May 28, 2020
Freshman running back Ronnie Rivers (20) runs with the ball against Incarnate Word on Sept. 2, 2017 at Bulldog Stadium. Fresno State won 66-0. (Megan Trindad/The Collegian)

Ronnie Rivers looks to create his own history

Ronnie Rivers isn’t worried about his father’s storied athletic shadow. The Bulldogs running back wants to build his own legacy.  

Rivers’ father, Ron Rivers, played for the Bulldogs from 1991 to 1993 and is Fresno State’s second all-time leading rusher with 3,473 yards, behind only Robbie Rouse’s 4,647 yards.

“Of course I want to excel and do things better than he did, so then I can have a little bragging rights between me and my dad,” Rivers said. “But I just got to stay humble throughout the whole thing and just do me. Work on myself and don’t worry about what everyone else is saying.”

The freshman said he enjoys the challenge of living up to his father’s standards. He welcomes it, being well aware that allowing pressure like that to materialize into something negative could only serve to hurt his performance.

“I’m not scared of [the legacy]. I like that. I’m just ready,” he said.

Rivers was preparing for this challenge well before he put on a Fresno State uniform. He said he has always had the goal of surpassing his father in rushing yards. Even as a child he would tell the elder Rivers of his goal.

Rivers will never be able to escape the comparisons to his father. Their similar running forms made sure of that.

“Ever since youth football, people have been saying that I run just like my dad, so I guess it’s just in my DNA,” he said.

But Rivers is not his father, aside from their names and the running form. The younger Rivers is a different player and man.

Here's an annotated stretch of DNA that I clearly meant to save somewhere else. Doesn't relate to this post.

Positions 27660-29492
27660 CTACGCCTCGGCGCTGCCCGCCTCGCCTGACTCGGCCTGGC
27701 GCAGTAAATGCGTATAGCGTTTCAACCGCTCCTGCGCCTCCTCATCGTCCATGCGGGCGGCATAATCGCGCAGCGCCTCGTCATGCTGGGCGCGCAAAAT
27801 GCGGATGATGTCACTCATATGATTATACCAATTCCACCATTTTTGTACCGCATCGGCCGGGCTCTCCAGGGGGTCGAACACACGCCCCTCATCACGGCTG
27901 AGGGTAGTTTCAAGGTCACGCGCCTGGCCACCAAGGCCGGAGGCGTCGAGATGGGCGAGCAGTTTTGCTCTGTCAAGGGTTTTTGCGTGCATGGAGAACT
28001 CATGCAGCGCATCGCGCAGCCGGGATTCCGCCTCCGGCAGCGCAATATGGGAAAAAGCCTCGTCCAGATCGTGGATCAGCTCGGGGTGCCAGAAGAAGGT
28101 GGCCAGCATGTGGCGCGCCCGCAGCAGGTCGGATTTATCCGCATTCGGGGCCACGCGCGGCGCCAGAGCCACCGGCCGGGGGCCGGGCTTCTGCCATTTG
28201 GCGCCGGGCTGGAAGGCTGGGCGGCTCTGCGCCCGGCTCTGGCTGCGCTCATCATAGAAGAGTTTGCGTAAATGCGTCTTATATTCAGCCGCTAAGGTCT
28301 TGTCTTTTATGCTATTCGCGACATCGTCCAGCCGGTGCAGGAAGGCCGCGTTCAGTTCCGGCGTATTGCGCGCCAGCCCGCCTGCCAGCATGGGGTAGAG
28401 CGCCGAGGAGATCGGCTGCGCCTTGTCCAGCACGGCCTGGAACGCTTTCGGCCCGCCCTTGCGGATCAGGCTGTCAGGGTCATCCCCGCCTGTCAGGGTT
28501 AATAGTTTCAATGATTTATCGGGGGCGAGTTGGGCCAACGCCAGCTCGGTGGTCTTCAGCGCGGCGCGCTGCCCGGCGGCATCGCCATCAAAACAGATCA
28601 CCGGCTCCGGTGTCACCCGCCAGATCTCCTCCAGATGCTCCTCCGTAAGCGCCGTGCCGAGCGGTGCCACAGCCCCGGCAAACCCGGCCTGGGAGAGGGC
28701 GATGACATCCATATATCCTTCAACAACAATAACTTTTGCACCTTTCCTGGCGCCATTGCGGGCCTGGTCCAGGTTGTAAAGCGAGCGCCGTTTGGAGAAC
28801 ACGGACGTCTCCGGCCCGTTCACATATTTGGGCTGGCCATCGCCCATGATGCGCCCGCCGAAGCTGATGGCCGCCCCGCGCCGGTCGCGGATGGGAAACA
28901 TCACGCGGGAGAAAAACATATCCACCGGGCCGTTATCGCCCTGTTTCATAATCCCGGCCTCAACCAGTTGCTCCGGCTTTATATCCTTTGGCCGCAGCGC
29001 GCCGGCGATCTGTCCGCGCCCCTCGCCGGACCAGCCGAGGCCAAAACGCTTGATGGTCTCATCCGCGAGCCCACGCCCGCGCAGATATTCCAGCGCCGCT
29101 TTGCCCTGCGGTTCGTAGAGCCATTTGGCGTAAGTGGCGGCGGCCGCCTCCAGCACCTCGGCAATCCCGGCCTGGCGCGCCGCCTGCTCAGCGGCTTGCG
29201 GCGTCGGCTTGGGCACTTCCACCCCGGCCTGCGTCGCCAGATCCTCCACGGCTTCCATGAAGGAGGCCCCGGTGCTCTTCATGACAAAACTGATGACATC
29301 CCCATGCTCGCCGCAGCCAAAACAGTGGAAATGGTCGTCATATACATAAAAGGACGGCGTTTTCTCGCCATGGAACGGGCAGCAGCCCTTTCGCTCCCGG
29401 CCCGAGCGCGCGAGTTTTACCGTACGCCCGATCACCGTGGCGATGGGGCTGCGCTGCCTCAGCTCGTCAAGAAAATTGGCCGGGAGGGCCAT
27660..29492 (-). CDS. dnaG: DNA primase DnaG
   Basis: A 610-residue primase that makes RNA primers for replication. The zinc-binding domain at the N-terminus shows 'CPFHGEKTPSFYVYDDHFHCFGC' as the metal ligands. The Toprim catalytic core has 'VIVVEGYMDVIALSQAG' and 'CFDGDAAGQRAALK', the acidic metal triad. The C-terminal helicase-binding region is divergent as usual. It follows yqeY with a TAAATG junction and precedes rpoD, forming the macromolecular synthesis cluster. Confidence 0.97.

For starters, the true freshman believes himself to be more agile than his father. It’s an observation that the younger Rivers loves to mention during competitive banter between father and son.

“I always tell him that my moves are better than his. That’s one thing that we joke about,” Rivers said. “We’re always ripping each other and joking around.”

Fun is a common theme with Rivers. When he’s with his father, he’s having fun. When he’s on the field – practice or game – he’s having fun.

As for his time off the field, he’s having fun there, too. Video game NBA 2K18 is currently fueling the fun tank for Rivers and his teammates.

“We all got our little MyPlayers, so we link up; we play games against each other; we play games on teams. We’re just gelling,” he said.

But Rivers knows when it’s time for fun, and when it’s time to work, whether that be on the field or in the classroom. He said he felt like the athletic and academic challenges of the collegiate level have helped him realize where his primary focus needs to be.

“I’ve matured a little bit more, in terms of being more focused and working harder,” he said of the impact the first month at Fresno State has had.

Rivers was forced to mature quickly. He was thrust into the starting position as a freshman. But he seems to have adapted to the role well, he said.

“I think I’ve had a pretty smooth transition. There’s been some things that I had to pick up and learn quick, but I think I did a nice job handling everything,” Rivers said.

The load in the backfield has been eased by the running-back-by-committee system that the team has used this season. The true freshman shares the workload with Jordan Mims, Josh Hokit and Dejonte O’Neal.

This system has led the four running backs to develop a special bond that Rivers described as a brotherhood.

“Those are my brothers right there,” he said of the other three running backs. “Coach is trying to let us all eat, and I like that. I think we got a good group this year, and I think we can do big things in that running back position.”

Rivers has rushed for 118 yards this year. He will try to add to that total Saturday against Nevada.

“We’re feeling good going into this week. We stepped it up,” he said. “We just want to practice hard and go out on Saturday and get a W.”

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